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Protective Order vs Restraining Order: Why the Difference Matters

When your safety and future are on the line, you need access to effective legal solutions. If facing difficulty with a spouse or ex-spouse, you may need different forms of protection to help you feel safe.

In such situations, you might wonder whether the best legal option is to pursue a protective order vs. restraining order. The key to this answer is understanding important differences between the two paths.

Find out more about why terminology matters in Texas to help you arrive at the best possible protection in your situation.

Why Protective Orders and Restraining Orders Are Important

Every day, our family law attorneys represent clients who fear for their safety, the safety of others, and their personal property and assets. We listen closely to their concerns and work diligently to find the most optimal solutions for their safety.

Often, legal solutions may seem abstract in real moments of danger. That’s why we make ourselves available to help you through draining legal situations that require various forms of protection.

When thinking through protective orders and restraining orders, remember that both are binding legal orders for certain parties to stop engaging in certain actions for the benefit of someone else or their property. Knowing which option fits your situation is the first step to obtaining the ideal protection.

Protective Order vs Restraining Order: What’s the Difference?

Most people know about restraining orders and protective orders due to their use in movies and TV. It is also common to interchange these terms. But what many may not realize is that they are two separate legal solutions in Texas that belong to different contexts. 

Restraining Orders

Restraining orders prevent an individual from causing harm to others or their property. They are issued by a civil court judge and will typically detail the acts that a certain person may not commit. Such prohibited behaviors may include contacting you or removing money from a bank account.

Temporary restraining orders are also used to manage contacts between parties in civil cases. Divorce courts often use them to restrict certain activities – such as draining a bank account – while the divorce is ongoing.

Protective Orders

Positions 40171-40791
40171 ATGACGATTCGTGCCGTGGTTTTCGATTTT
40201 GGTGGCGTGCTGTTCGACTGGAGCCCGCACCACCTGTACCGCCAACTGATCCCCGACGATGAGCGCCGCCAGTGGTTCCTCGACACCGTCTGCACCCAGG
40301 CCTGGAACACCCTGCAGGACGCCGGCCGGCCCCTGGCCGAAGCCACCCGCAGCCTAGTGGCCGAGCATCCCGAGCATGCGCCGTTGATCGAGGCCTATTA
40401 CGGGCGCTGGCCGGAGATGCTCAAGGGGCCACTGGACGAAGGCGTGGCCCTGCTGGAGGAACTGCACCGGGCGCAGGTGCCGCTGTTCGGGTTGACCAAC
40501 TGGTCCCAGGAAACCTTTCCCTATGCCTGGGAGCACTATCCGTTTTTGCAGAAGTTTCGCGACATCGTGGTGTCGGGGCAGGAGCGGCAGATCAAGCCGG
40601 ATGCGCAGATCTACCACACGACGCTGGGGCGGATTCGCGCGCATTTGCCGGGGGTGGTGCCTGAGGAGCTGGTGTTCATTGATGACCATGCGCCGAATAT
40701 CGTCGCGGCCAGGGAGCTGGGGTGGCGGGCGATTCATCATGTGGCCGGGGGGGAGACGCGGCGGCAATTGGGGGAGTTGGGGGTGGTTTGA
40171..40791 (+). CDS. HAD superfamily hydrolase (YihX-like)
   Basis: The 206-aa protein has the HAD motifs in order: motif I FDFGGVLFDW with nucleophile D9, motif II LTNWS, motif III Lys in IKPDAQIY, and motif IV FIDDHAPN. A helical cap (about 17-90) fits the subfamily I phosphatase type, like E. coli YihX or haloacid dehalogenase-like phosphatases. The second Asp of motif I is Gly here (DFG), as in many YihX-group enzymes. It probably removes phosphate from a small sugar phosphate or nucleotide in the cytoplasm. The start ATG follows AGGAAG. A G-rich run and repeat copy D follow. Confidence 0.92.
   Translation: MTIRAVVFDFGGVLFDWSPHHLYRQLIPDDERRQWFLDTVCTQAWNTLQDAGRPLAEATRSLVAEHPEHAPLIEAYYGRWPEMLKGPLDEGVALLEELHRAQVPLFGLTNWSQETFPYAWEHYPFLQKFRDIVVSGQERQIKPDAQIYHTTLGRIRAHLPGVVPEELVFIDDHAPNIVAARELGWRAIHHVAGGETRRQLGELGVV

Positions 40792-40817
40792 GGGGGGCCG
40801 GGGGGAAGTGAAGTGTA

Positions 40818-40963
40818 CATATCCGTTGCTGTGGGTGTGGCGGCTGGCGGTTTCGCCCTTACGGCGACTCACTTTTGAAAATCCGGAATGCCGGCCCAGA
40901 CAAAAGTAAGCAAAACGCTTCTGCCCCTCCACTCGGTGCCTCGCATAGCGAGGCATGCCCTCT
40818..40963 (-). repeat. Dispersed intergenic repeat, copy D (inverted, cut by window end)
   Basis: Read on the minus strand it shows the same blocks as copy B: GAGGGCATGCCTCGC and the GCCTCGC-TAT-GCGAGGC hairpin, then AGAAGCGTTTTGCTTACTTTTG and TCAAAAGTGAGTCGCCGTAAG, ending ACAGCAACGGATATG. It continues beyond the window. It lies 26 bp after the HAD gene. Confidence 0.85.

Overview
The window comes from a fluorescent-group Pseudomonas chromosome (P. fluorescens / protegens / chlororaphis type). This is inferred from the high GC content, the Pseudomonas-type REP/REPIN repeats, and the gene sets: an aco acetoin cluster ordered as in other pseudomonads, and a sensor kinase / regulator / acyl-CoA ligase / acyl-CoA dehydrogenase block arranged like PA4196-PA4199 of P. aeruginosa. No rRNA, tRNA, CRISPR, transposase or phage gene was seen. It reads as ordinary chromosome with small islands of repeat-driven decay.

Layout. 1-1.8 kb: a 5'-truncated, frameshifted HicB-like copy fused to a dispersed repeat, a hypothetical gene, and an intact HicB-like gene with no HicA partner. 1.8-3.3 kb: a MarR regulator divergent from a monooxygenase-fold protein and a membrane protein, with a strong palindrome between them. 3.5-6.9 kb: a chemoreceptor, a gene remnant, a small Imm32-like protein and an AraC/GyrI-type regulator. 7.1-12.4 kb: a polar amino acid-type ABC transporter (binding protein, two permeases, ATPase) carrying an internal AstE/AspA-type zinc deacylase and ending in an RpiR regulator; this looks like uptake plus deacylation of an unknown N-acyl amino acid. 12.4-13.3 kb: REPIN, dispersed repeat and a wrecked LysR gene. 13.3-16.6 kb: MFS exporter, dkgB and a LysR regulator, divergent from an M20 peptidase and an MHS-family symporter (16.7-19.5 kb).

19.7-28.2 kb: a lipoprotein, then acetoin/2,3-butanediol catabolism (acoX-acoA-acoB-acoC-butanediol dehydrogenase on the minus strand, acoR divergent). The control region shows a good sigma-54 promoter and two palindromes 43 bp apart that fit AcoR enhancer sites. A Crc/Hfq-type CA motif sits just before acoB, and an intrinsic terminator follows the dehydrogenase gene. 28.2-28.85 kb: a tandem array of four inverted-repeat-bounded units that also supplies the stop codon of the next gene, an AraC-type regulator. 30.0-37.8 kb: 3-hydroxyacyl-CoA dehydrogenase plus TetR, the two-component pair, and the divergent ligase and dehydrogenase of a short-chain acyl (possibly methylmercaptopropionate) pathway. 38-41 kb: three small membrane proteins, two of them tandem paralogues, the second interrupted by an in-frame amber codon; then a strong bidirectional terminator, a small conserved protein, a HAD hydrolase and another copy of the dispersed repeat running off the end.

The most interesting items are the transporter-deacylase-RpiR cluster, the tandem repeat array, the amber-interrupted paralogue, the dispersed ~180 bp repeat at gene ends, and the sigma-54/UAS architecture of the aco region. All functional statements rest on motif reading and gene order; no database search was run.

Protective orders, by contrast, are usually used in cases of family violence and domestic abuse. Their main purpose is to protect one party and their loved ones from another. They do this by ordering the threatening person to remain a certain distance from the other party.

The three types of protective orders in Texas are:

  • Emergency 
  • Temporary 
  • Permanent

Emergency protective orders (also known as magistrate’s orders of emergency protection) are issued by judges. However, they may only be ordered after an arrest. They must also state the actions a person may not commit, such as approaching someone or possessing firearms.

Your situation may differ and call for a temporary protective order that sets you on the path to a permanent protective order against an abuser. No matter the situation, we will review the specific details of your case and help you seek the appropriate protection.

For example, we may determine that you and other family members are in immediate danger, so we may pursue an ex-parte temporary protective order. This type of protection lasts 20 days and can be extended to a more permanent form of protection.

If a permanent protective order is granted, this order typically lasts two years and may be renewed at a future time.

Violating Protective Orders and Restraining Orders

When a court order is violated, the victim can take immediate legal action against the offender. For example, individuals who are found to be violating a restraining order may face contempt of court charges – or even criminal charges.

For those who continue to violate a protective order’s provisions, felony charges may be on the table. They may also face additional restrictions. Also, continued disobedience with either form of protection can negatively impact a party’s child custody rights and other family law rights.

Speak With a Family Law Attorney Today About Your Situation

It’s important to know the difference between a protective order vs. restraining order in Texas when you’re seeking safety from others. At Parker & Aguilar, we review every detail of your story with you to determine which is the most appropriate for your case.

Let’s work together to ensure your safety and personal protection. Our team of professional family law attorneys is ready to defend your rights and protect your interests.

We currently support clients in Fort Bend County, Brazoria County, Galveston County, and Matagorda County. If you live in one of these counties, contact our offices immediately ​​to discuss your situation.

You can reach us at 979-267-7660 (Angleton office) or 281-944-5485 (Sugar Land office) to speak with a local attorney who is ready to help you obtain the right form of protection.